There are opportunities in the Carer’s Action Plan 2018-20 – let’s seize them!
As a working carer of fifty years, I warmly welcome the long awaited Carers Action Plan 2018-2020 and its recognition that ‘it makes good business sense to consider what flexible working practices might help both the employer and the employee’.
In my working life, I have seen the childcare debate virtually won. The business case has been made for supporting (and thereby retaining) parents in the workplace. But children grow up and demographic challenges begin. Suddenly we become ‘sandwich carers’, balancing care needs, hospital appointments and complicated medication regimes with employment.
What would have an immediate impact on the well-being of working carers? Chris Jeffery argues strongly for the right to paid carers’ leave, saying:
“Since I first launched my campaign ‘Mending the Gap in 2009, to raise awareness of the importance of paid carers’ leave for those struggling to juggle work alongside caring for a family member, so many people have asked why this does not happen already.
“My response reflects my own family situation – I have all too often seen what happens when working family carers struggle to balance work with ever-changing care needs. All too often they neglect their own health and well-being and even give up work altogether. Surely enabling people to combine work with caring for a sick or elderly family member deserves both recognition and support. We should be able to do better for 2lt century carers.”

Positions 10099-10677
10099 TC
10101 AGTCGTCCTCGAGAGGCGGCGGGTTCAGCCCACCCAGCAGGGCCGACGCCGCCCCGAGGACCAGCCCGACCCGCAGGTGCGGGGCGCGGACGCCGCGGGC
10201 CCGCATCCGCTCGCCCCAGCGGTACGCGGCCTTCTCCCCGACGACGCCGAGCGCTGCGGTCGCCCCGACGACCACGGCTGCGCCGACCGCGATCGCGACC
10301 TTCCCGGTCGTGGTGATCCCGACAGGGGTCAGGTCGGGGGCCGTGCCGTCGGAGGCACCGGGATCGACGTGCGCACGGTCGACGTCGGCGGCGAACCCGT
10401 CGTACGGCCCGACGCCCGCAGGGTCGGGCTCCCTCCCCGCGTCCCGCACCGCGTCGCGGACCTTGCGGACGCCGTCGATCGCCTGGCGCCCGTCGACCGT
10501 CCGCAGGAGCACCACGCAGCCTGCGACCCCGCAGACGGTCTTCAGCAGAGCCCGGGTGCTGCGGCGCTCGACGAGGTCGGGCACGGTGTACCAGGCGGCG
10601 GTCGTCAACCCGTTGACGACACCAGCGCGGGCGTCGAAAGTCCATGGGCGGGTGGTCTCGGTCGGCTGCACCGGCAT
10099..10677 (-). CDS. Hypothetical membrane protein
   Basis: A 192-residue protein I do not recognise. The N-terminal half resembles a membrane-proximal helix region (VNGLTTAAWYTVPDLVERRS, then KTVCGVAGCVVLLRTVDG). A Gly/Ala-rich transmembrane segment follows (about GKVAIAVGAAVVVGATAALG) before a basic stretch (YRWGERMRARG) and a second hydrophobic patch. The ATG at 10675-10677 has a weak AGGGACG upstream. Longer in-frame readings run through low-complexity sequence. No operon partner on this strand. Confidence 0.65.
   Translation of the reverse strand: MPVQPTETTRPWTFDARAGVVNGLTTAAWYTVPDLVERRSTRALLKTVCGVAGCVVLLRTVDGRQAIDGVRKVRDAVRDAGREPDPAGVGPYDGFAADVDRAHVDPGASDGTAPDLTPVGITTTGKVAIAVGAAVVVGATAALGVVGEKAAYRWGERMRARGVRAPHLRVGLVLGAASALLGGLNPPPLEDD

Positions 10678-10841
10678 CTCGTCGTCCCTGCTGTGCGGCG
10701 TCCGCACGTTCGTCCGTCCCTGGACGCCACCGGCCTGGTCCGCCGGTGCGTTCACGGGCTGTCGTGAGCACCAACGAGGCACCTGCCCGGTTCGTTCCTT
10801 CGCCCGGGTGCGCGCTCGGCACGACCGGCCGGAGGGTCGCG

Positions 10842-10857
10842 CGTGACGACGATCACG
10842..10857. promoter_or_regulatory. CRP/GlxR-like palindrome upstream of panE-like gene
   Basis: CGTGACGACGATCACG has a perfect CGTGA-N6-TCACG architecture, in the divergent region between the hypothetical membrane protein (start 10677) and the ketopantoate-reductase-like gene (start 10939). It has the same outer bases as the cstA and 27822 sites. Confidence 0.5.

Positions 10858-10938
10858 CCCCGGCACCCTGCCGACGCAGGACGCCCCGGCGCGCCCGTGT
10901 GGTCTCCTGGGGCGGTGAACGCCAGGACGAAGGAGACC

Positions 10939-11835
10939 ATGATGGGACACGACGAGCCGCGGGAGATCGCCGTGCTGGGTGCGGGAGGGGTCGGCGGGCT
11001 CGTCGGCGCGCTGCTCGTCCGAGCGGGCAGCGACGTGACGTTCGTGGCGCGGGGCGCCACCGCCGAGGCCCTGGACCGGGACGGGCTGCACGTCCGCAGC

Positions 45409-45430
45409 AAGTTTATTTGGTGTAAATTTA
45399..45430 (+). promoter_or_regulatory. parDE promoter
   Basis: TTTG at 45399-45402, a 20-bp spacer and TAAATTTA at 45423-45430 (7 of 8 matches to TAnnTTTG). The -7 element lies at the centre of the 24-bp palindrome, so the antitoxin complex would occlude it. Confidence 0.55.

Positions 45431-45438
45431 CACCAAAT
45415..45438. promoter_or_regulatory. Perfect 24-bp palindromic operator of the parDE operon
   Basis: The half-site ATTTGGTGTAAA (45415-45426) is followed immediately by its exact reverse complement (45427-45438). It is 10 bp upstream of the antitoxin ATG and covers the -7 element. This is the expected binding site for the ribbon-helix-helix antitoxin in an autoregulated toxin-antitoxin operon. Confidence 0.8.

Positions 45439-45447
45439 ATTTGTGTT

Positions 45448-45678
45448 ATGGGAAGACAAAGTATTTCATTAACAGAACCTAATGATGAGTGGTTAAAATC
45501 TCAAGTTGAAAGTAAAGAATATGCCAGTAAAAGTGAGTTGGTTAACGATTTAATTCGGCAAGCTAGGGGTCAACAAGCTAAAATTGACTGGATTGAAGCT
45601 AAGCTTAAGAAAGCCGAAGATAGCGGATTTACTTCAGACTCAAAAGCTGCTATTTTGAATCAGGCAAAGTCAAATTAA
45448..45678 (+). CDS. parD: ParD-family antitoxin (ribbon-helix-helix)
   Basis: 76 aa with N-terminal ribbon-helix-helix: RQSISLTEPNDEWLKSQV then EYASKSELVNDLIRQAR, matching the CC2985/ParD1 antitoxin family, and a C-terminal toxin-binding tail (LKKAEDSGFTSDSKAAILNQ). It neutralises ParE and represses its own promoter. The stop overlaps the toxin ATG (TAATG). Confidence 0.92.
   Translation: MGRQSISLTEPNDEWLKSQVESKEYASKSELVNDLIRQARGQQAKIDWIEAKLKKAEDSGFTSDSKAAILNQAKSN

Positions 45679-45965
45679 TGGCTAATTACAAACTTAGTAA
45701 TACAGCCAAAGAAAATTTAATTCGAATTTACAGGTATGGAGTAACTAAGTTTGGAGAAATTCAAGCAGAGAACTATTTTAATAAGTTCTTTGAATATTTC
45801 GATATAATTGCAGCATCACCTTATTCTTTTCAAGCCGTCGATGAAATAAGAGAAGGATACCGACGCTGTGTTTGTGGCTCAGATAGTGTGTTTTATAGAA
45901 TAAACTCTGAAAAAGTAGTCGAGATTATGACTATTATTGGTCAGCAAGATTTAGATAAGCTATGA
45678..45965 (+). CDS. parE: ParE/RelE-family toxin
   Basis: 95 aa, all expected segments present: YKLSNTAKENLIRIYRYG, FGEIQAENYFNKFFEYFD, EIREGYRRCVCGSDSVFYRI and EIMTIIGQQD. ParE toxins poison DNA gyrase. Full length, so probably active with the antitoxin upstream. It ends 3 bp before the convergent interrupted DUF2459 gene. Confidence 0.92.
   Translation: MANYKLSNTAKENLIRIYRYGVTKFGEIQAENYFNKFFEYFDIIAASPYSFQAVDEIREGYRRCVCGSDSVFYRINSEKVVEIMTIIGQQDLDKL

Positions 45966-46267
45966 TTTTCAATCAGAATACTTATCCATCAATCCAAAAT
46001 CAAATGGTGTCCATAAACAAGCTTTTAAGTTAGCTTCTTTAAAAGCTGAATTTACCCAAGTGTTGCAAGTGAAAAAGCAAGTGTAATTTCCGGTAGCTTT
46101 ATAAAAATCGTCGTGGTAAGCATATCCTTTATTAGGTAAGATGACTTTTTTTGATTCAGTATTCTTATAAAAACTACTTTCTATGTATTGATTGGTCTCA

We know that around 54% of carers give up employment because of the struggles to find suitable support and lack of employer awareness of their needs. We also know that this matters for the employers who often lose skilled workers at the height of their careers and who are hard to replace. Centrica (2016) estimates that they saw a potential saving of £2.5million through supporting staff who care. BT in turn estimates that they have seen a 21% increase in productivity through supporting carers, with reduced workplace stress and absenteeism.
But I end with a final thought on co-production because in an ageing society, new partnerships between carers, employers, the public and third sectors will be increasingly important. Membership of Employers for Carers demonstrates growing awareness of the business case for proactively supporting carers. As TLAP has also shown in its Top Tips for Supporting Working Carers, carers are everybody’s business if we value the healthy, emotional and economic well-being of our communities.
The Action Plan for Carers tells us that DH, DWP, DBEIS and the Treasury are working together in a new partnership to ‘consider the question of dedicated employment rights for carers alongside existing employment rights.’ Perhaps we could seize the opportunity and begin by promoting the cost-benefits of paid carers’ leave – we carers are worth it!